because you just don't have an affinity or a strong bond with animals-
especially cats. I picked up on that during your "bathroom ca"t fiasco.

This is not only about vengeance- its about justice. The vet ****ed up and
Candace's cat paid for it with his life. If it happened to my cat, I
couldn't let him get away with it. I'd go the distance. I didn't tell
Candace anything I wouldn't do myself. I talk it like I walk it.

Phil P.
March 16th 06, 02:41 AM
"-L." > wrote in message
ups.com...


> Most lawsuits are settled out of court. One does not have to pay
> expert witnesses to recover losses.

He'll probably hold out until he actually gets a subpoena to see how far
she's willing to go.

I don't think the vet would like to be known as "the
vet who was sued for killing a cat". Even he won, local people would only
remember he was sued for malpractice. In a small city like Phoenix, that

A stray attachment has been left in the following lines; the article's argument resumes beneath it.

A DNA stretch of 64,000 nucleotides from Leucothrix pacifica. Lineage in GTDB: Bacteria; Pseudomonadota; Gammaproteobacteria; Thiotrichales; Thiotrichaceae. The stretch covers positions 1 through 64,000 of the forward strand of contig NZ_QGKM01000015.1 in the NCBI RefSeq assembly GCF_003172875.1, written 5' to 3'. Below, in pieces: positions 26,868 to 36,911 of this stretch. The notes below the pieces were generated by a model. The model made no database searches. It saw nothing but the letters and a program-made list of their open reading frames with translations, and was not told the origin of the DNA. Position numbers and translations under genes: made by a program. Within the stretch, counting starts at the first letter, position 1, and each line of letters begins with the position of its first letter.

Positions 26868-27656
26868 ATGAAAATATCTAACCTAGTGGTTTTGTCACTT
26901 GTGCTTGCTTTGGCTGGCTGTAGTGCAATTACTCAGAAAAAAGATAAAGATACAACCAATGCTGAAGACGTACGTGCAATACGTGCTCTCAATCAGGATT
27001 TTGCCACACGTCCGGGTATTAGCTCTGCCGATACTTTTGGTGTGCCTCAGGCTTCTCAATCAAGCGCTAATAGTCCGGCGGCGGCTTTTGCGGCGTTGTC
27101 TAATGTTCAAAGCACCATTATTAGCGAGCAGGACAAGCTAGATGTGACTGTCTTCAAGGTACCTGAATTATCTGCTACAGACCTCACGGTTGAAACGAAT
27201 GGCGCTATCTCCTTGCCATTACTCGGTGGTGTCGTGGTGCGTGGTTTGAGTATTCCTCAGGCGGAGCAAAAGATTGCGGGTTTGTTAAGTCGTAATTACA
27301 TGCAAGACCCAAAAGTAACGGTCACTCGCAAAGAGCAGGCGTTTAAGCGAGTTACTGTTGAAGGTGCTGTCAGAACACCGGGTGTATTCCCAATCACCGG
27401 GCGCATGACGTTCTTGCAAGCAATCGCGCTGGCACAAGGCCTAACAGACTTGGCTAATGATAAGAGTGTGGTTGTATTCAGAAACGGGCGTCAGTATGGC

kind of press could be devastating.

At the very least, I think she should get back all the fees charged after
the cat was given the doxy.

>
> >
> > I have been reading the advice to Candace over the past week and
> > wondering how some of you people ever got out of diapers, assuming you
> > have.
> >
>
> You're such an asshole, Charlie. And yet you still wonder why no woman
> wants to sleep with you.

lol.

Brandy Alexandre
March 16th 06, 02:41 AM
Miami Jones om>
wrote in rec.pets.cats.health+behav:

> The cost of vet care would skyrocket in a matter of one year.
>
> She should take the 1G back, I believe the fella did his best to
> heal her buddy, don't you think? sure he did.
>
> However; on the same topic when a professional overcharges the
> public lawsuits are inevitable...it's a vaccuum getting filled.